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Niyo: Lions need to be better than a work in progress

John Niyo
The Detroit News
“This isn’t a sprint that’s gonna take place overnight,” Lions coach Matt Patricia said. “This is something that’s gonna take a long time to do."

Detroit — Officially, they’re calling this a work in progress.

But by the time the Lions had wrapped up an ugly preseason with a 35-17 loss to the Browns on Thursday night, it was painfully clear — and audible — what the most pressing problem is for this franchise at the moment.

It’s not simply the gap-toothed defense or the sluggish offense we saw here in August. It’s not the backup quarterbacks or the No. 2 cornerback, either.

No, it’s the fact that before the regular season even starts, the fans are beginning to feel like they’ve been sold a bill of goods once again.

Not with the hiring of Matt Patricia, mind you. But with the moving of the goalposts, as a franchise that was ready — and more than willing — to fire a coach after consecutive-winning seasons in order to “take this team to the next level” now is talking about taking everyone on a “long journey.”

That was what Patricia was saying late Thursday night, after his team was booed off the field for the second time in as many games at Ford Field this preseason.

“This isn’t a sprint that’s gonna take place overnight,” Patricia said. “This is something that’s gonna take a long time to do. This is something that is a change in the way we’re doing things to really try to make it a sustainable situation.

“We’re not trying to do something that’s just gonna happen for the one day and then not the next. We’re trying to do it consistently over a long period of time.”

All of which makes sense in a vacuum, I suppose. But none of which will sound all that encouraging to the paying customers, who’ve been hoovered before by the Lions.

“Obviously, this whole thing is gonna be a work in progress,” added Patricia, who’ll spend the next few days huddling with general manager Bob Quinn and his staff trying to cut-and-paste the Lions’ 53-man roster together. “I don’t think you can sit here and say we’ve got it all nailed down. That’s not how any season goes.”

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But the way this preseason has gone, it has to give everyone in Allen Park pause. The first-team offense played eight series in three games and managed to score a total of nine points. The retooled defense couldn’t stop the run and didn’t do much else, only doubling its preseason sack total — from one to two — when Christian Ringo dragged down Brogan Roback in the final minutes of Thursday’s game.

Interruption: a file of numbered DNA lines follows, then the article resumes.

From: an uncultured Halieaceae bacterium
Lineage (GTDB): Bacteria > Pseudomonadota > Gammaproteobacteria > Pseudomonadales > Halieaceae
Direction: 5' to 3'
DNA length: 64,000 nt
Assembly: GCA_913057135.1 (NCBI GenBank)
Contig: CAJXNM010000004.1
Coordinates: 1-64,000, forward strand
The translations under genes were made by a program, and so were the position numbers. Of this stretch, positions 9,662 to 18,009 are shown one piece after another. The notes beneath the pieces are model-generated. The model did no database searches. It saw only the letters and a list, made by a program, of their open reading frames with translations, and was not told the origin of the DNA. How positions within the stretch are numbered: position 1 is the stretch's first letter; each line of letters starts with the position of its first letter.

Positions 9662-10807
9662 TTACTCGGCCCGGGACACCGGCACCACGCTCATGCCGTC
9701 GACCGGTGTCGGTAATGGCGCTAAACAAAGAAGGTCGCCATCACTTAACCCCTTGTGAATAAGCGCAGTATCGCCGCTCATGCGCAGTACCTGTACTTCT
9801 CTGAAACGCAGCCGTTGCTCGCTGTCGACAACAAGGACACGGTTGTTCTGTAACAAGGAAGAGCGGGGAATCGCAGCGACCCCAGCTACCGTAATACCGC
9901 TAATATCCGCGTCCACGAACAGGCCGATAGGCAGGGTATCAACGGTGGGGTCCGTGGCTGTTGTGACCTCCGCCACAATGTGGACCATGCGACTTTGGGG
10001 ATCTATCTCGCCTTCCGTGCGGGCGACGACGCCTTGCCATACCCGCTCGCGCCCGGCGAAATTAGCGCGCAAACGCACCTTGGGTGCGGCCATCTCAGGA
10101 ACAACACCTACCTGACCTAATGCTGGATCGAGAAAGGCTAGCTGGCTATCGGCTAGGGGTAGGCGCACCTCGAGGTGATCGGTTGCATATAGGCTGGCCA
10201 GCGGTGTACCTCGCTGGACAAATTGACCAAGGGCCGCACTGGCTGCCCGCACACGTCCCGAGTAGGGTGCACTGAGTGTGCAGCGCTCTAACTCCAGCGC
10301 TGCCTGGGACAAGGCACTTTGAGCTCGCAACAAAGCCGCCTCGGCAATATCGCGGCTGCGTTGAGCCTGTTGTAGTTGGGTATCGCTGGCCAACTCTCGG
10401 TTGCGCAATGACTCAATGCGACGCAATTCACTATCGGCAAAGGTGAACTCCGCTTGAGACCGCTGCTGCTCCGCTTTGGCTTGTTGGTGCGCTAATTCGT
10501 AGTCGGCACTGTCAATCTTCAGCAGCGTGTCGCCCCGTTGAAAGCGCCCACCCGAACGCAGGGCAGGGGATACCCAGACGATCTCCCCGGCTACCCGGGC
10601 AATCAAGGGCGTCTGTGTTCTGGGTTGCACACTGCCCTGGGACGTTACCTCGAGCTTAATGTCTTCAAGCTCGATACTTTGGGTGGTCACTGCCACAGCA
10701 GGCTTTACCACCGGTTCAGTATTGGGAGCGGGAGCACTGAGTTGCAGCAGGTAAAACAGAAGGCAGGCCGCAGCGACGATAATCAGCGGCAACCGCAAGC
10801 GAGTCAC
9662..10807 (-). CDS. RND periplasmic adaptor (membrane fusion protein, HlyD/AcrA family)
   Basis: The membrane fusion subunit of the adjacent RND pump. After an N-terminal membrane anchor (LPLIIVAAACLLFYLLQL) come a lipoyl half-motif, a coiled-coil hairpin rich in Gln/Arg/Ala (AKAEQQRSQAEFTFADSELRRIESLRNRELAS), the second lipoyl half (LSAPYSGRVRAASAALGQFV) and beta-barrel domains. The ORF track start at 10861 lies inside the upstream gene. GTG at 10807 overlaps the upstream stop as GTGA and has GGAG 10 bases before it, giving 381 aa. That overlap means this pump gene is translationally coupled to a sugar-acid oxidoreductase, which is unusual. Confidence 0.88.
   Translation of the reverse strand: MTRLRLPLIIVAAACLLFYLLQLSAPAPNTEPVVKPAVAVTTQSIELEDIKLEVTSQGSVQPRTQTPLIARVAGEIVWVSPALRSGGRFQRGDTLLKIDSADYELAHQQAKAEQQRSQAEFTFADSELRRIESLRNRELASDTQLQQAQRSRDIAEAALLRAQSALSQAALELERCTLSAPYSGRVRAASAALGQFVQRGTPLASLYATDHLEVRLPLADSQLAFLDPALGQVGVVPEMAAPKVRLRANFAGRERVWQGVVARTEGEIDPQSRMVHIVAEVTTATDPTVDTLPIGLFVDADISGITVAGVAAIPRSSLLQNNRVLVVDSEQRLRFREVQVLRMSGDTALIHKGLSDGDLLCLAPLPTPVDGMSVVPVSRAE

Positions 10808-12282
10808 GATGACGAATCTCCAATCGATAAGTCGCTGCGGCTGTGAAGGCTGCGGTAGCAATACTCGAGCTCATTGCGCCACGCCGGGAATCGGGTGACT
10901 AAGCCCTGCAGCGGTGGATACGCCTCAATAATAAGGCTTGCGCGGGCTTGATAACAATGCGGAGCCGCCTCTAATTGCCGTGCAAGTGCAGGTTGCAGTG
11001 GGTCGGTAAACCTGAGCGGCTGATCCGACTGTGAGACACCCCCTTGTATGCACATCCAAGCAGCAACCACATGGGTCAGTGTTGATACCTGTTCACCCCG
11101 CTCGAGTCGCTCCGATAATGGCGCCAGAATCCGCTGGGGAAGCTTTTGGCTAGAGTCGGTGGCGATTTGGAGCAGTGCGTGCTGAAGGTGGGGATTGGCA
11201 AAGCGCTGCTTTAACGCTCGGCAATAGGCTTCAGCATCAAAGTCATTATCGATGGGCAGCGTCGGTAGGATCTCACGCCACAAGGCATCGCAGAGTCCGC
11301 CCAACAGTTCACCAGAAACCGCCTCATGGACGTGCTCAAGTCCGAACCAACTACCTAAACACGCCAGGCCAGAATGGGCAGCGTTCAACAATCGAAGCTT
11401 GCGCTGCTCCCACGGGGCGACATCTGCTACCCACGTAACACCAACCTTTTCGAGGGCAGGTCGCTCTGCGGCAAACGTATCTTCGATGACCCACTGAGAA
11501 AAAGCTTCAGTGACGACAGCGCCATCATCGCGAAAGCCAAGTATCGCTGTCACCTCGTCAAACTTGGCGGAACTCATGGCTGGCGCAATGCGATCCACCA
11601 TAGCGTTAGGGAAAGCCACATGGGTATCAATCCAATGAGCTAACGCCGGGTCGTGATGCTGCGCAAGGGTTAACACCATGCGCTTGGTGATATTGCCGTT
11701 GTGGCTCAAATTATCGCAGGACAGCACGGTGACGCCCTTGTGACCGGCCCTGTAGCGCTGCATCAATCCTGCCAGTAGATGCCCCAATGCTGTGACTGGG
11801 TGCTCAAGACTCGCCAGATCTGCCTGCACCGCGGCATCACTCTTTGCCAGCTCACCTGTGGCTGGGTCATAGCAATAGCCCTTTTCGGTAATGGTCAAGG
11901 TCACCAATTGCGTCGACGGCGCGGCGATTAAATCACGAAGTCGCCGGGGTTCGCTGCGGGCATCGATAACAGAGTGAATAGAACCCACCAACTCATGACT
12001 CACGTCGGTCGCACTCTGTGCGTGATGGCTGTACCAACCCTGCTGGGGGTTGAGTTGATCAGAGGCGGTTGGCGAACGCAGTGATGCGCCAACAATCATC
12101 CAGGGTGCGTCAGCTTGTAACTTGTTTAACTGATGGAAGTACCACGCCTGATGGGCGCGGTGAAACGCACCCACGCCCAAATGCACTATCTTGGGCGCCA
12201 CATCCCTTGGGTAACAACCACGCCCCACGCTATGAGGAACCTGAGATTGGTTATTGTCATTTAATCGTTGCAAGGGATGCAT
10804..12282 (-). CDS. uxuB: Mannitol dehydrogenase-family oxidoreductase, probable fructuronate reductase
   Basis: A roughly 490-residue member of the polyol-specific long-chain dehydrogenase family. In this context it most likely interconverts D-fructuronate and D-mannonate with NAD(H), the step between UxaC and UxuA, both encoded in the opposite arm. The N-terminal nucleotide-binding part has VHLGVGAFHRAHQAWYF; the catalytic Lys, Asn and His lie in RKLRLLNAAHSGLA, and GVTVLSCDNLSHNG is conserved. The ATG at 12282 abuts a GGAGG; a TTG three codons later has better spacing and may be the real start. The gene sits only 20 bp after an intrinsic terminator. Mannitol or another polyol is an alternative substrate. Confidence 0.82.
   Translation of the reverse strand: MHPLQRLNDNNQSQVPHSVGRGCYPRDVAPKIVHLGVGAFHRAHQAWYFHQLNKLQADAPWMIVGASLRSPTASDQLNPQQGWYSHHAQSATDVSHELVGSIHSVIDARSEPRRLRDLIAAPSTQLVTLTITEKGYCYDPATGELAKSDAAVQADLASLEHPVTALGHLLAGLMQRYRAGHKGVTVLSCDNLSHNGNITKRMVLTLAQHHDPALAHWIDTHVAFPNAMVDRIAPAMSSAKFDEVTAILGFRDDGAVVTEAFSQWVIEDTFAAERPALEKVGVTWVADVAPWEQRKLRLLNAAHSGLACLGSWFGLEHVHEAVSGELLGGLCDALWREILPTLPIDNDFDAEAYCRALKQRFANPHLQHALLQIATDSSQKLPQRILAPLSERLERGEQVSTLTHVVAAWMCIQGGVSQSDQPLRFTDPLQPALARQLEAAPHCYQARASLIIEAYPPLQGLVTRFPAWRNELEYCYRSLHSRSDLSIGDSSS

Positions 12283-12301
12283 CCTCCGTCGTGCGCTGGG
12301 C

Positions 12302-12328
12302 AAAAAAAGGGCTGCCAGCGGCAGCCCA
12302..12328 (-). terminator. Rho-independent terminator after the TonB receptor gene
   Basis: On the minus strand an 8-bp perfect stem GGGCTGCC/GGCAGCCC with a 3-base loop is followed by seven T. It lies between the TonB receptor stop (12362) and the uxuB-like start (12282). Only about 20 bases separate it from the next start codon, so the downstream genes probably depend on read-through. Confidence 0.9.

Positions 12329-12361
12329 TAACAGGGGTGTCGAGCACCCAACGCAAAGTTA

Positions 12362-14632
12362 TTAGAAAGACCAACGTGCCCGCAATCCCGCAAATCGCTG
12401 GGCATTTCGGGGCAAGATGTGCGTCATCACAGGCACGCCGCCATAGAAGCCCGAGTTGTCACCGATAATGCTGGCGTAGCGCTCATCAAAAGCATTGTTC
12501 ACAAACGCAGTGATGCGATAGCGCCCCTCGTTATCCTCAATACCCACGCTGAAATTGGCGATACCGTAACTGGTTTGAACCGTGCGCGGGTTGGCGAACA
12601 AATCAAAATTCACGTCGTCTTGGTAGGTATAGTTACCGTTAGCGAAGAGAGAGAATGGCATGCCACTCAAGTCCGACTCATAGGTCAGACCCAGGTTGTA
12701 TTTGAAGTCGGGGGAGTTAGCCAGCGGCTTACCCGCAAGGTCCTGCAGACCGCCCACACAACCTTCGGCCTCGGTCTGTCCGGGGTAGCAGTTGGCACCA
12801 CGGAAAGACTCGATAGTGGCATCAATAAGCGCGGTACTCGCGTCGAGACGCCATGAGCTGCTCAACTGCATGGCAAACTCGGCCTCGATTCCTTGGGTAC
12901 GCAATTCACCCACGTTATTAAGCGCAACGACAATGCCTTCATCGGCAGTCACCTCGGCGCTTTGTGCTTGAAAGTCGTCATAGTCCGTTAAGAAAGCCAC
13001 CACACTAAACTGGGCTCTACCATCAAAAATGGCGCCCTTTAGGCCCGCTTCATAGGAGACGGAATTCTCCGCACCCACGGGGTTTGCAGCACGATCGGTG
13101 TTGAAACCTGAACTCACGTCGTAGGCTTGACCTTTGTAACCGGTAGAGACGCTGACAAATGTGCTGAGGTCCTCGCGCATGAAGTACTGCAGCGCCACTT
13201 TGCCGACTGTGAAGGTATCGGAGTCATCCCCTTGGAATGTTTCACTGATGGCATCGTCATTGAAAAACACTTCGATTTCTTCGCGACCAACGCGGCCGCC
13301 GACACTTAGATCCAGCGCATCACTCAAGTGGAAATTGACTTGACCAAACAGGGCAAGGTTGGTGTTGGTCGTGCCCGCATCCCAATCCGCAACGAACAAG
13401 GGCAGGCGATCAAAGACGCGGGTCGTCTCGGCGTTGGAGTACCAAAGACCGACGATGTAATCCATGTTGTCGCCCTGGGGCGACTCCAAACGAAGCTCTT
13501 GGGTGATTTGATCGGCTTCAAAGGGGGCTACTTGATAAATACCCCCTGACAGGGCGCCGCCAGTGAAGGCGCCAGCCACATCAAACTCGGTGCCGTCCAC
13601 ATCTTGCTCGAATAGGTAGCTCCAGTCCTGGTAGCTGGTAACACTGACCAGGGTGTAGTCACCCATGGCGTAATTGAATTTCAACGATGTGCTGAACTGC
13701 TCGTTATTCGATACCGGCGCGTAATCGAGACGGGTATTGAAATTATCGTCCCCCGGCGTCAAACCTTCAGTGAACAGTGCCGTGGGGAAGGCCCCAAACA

Stuck in time

All of which leaves the Lions right where they were at the end of last season, or worse, counting on Matthew Stafford's right arm and the promise of a serviceable run game.

That the starters didn’t see the field Thursday was truly the only nice thing you could say about what the Lions did offensively against the Browns, a team that really shouldn’t have better depth than anybody coming off an 0-16 season.

Yet with backups going up against backups, Detroit rushed six times for two yards in the first half Thursday, and the Lions finished the preseason averaging 3.8 yards per carry.

And once again Thursday, neither of the Lions’ backup quarterbacks did much of anything to show they’re ready if called on. Jake Rudock got the start, but the Lions managed just two first downs before halftime, and both those came via penalty. Matt Cassel, the veteran who figures to get the nod as No. 2, entered the game to run the 2-minute offense just before halftime and after moving the ball across midfield, he threw a pick-six on a third-and-1 toss.

Then Patricia came as close as he has to boiling over on the sideline this preseason, when the Lions essentially gave the Browns three shots at the two-point conversion, first with a roughing the passer penalty and then by lining up with 12 men on the field. After rookie Dontrell Hilliard scored easily on the ensuing snap, the TV cameras showed Patricia sharing his, um, frustration with defensive coordinator Paul Pasqualoni.

So, yes, this was bad, and it felt worse. But this being the preseason, it’s hard to get too worked up about any of it, which was something Cassel, entering his 14th NFL season, noted afterward.

“When it comes to the regular season, it can be a completely different story,” he said. “There have been teams where we are 0-4 and look like a disaster and we end up going 11-5.”

And as every Lions fan recalls, there have been teams in this town that were 4-0 in the preseason that went on to redefine what a disaster looks like in the NFL.

Failure to fly early

Likewise, you can look around and find plenty of good teams that had their struggles this preseason. The Eagles’ first-team offense didn’t score a point in three games, though I’m guessing the fans in Philadelphia aren’t fretting too much about the defending Super Bowl champs.

And if you go back to last August you’ll find no defense allowed more points in the 2017 preseason than Patricia’s Patriots unit. (New England’s lone preseason win came at Ford Field, by the way.) That defense also got off to a rocky start in the regular season, allowing an average of 32 points per game in a 2-2 start. But the Patriots allowed just 14.4 points over the next 14 games — fewest in the NFL — to reach the Super Bowl.

So I suppose that’s the message Patricia was trying to deliver Thursday night.

“Everybody’s not starting where they left off last year,” he said, just in case the fans had forgotten what they’d heard from management back in January and February. “Everybody starts over."

Either way, though, what Patricia said next everyone can agree on: "There’s a lot of work to be done.”